Say what you will about conservative Disney, there is some form of modernization in progress in that studio. You might even label it a feminist wave of sorts. Frozen marks Disney's first feature length animated film (co-)directed by a woman and only the second whose screenplay was written by such a creature. Not counting Pixar, since then it would have to contend with Brave, a movie where the girl power backfired, as did the quality of the piece as a whole. And while Frozen largely stays within the trite-and-true boundaries we've come to expect from Disney's fairy tale movies, including princesses, charming princes, faraway lands, comedic (animal) sidekicks and plenty of catchy songs, enough of such regularly exploited material is directionally changed to make the film feel as fresh and cool as the imagery the title inspires. Jennifer Lee's directorial debut introduces not one, but two beautiful young princesses, Elsa (voiced by Idina Menzel) and her younger sister Anna (Kristen Bell), heirs to the kingdom of Arendelle. Both are kind, independent and energetic spirits, but the older girl carries a terrible secret: she's basically a mutant with the power to control ice and snow, except she doesn't control it at all, since her fear to wield it controls her instead. She has cause to be afraid of her powers, as she nearly killed Anna at play as a child. Her parents tried to keep her out of harm's way by largely keeping her confined to her chambers, much to the dismay of her sister, who had her injury and memory of the incident erased by a nice wizard troll (this is a work of fantasy, need I say more?). After the death of their parents and the coming-of-age of the elder sister, a coronation takes place where Elsa is crowned queen and where Anna – hilariously – meets her apparent groom-to-be, the latter event uterly disrupting the former as Elsa unwittingly gets pushed so far she sparks an endless winter that covers the entire kingdom in frost. Fleeing the palace to built her own on a high mountain precipice where she finally starts to accept her powers in her moments of isolation, Anna is determined to bring back her sister and get her to undo her unintentional damage to the realm, which leaves her land vulnerable to the shady ambition of certain visiting foreign dignitaries. Accompanied by a simple but reliable young backwoods man named Kristoff, his carrot obsessed reindeer Sven and a wacky living snowman named Olaf, Anna sets out on a tough voyage to reunite with her wayward sister and bring summer back to Arendelle. And, in typical Disney fashion, to discover True Love in the process. But not in the usual sense of old.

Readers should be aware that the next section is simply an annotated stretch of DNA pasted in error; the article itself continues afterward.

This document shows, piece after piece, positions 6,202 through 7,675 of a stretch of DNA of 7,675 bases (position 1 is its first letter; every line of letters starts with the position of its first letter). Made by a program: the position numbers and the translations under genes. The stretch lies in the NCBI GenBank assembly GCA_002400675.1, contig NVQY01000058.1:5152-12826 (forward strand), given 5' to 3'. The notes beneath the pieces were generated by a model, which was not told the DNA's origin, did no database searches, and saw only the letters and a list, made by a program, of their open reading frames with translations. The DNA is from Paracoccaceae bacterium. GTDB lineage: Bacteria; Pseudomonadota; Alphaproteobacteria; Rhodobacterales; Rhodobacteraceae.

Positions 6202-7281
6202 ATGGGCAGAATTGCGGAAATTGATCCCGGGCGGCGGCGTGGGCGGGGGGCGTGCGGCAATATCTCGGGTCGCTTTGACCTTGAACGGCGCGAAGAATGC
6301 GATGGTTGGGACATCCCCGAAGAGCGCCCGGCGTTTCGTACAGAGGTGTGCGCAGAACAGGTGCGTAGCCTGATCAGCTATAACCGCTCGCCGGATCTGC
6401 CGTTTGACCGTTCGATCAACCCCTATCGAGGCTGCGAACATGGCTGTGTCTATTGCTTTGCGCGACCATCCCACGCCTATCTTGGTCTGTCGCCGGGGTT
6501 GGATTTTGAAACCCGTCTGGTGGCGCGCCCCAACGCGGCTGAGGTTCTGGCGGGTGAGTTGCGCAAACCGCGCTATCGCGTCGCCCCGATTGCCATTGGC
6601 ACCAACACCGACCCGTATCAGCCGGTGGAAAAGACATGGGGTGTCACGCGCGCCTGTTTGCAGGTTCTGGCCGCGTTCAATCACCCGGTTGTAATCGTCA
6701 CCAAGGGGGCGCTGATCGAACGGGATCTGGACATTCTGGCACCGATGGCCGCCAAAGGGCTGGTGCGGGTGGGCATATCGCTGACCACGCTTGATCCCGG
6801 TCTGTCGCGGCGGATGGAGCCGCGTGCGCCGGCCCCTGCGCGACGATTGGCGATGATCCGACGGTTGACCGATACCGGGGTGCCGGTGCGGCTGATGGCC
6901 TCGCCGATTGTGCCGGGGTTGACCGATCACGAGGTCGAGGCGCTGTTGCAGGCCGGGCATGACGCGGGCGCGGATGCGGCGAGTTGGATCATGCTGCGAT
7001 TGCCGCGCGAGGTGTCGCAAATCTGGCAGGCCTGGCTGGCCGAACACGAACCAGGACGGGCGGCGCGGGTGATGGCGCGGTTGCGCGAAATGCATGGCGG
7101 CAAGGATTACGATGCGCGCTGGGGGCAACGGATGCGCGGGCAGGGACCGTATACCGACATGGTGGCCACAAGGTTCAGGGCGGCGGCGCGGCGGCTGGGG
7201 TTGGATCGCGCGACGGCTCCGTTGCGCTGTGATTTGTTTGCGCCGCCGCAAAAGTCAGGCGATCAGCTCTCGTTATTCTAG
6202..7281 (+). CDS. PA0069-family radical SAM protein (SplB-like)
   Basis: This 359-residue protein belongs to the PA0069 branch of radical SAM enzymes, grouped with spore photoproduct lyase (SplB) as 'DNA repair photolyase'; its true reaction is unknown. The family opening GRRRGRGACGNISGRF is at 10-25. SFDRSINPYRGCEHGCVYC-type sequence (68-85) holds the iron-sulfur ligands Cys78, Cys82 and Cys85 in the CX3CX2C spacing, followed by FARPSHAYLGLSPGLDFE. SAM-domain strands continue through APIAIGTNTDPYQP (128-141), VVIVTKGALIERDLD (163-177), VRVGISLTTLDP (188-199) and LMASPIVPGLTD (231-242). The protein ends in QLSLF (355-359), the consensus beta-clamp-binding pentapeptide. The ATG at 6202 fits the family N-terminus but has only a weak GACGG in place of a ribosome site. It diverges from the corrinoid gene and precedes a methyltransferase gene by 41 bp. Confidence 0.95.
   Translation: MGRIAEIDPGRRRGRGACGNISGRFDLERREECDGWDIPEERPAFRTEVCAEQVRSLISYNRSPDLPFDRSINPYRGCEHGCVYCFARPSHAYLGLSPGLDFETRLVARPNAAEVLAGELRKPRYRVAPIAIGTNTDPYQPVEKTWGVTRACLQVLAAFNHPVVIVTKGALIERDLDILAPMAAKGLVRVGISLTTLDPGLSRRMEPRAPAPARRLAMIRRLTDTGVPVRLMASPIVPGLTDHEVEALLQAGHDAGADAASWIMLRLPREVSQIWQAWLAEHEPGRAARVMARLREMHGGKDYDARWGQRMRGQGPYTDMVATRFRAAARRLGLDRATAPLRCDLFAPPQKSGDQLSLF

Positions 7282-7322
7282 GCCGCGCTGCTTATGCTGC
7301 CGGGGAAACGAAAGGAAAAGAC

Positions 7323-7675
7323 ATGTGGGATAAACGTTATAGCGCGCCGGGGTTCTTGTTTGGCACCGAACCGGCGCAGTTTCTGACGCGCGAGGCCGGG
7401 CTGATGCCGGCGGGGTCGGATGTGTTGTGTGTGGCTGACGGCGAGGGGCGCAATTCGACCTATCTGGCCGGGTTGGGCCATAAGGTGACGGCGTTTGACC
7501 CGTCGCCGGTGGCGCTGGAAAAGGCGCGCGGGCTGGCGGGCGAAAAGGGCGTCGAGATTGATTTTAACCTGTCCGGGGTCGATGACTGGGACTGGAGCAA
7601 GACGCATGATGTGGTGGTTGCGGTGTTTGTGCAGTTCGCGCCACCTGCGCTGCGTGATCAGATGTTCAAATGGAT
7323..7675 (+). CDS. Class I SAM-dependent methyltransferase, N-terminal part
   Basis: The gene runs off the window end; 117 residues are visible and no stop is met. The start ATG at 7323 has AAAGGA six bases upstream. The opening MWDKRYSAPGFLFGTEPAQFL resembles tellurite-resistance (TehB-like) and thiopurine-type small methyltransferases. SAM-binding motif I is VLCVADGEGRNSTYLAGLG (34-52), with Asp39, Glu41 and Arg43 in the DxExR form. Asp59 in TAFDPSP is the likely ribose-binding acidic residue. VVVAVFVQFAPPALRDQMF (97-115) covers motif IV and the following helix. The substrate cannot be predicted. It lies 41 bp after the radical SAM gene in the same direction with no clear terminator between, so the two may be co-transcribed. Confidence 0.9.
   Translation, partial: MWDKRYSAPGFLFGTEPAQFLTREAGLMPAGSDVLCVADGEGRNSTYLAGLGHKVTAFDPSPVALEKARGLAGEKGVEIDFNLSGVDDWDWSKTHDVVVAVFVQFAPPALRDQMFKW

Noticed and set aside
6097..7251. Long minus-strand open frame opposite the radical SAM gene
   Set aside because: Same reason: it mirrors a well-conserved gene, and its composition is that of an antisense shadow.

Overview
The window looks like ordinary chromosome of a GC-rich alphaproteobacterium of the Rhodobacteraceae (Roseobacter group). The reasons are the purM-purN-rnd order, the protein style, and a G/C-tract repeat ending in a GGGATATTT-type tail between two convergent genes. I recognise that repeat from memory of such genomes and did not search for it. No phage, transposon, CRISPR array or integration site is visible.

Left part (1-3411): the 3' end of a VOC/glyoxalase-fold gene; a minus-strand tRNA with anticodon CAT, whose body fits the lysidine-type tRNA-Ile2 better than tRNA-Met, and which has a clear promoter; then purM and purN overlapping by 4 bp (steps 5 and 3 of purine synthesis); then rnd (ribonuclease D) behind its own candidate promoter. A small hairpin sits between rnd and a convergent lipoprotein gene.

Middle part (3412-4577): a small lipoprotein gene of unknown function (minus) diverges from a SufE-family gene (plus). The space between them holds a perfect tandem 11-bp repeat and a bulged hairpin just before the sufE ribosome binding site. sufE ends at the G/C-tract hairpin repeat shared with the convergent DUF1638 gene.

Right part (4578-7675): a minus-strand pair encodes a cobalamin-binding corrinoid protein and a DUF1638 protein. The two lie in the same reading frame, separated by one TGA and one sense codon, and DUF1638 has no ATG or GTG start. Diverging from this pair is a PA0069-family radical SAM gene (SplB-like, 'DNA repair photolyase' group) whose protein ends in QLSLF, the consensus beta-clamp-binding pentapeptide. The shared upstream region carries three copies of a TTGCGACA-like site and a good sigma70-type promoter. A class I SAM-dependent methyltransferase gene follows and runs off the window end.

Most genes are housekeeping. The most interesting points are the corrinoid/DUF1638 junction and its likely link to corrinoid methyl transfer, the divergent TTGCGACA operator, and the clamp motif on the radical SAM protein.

Frozen proves a worthy successor to the similarly themed, equally wonderful Tangled (2010), which also re-established Disney's formidable talent to craft charming, adventurous and romantic fantasy films for all ages after over a decade of creative drought, as well as updating its female characters to the 21st century, a time in which the main focus of a woman is no longer a man to marry (but also not excluding the possibility as not to upset the traditionalists in the audience). Frozen introduces two solid female characters who care first and foremost about eachother, though one of them does not allow herself to show said fact. Both women are sizzling with recognizable character flaws and strengths, familiar emotional family conflict and the talent to burst into song, so despite their ultimately antagonistic nature (though the traditional 'good versus bad' set-up is carefully avoided in their strained relationship), you root for them and their sibling affection both to survive against all odds. Simultaneously, while the sterotypical good looking prince to wed is not an image to be discarded, it develops into quite another direction than is usual, and the expected notion of cheesy True Love messages doesn't end up covering the usual sexual connection between boy and girl. The voice cast delivers impeccable acting and shares an audible chemistry, standout performances including a hilarious Scandinavian tradesman (jå!) and Olaf, the token sidekick, who is not nearly as irritating as he could have been and actually warms everybody's heart with his simple but unattainable desire. Similarly enjoyable are the clan of stone trolls, Kristoff's surrogate family, a group of Smurfesque creatures with the ability to succesfully camouflage themselves as rocks, and who unfortunately don't nearly have as much screen time or background exploration as we would have liked. And if you're afraid the reindeer talks (since animals with the ability to speak are an oft dreaded Disney staple still), fear not: his master does so for him to witty, almost self-reflective results. The songs are a welcome return to tradition; though for a moment at the start of the film they seem to comprise most of the dialogue, better balance to the music is applied later on. Apart from pleasing the aural senses, Frozen offers a delightful visual feast as well with its wondrous winter landscapes and ever present snow motifs, but considering the darkness of many scenes coupled with the obligatory 3D effect, not all the imagery ends up looking as amazing as it could have been. However, many of the 3D shots in the lighter scenes hit their mark, especially those involving snow and icicles, so seeing the 2D version instead isn't wholly recommended either.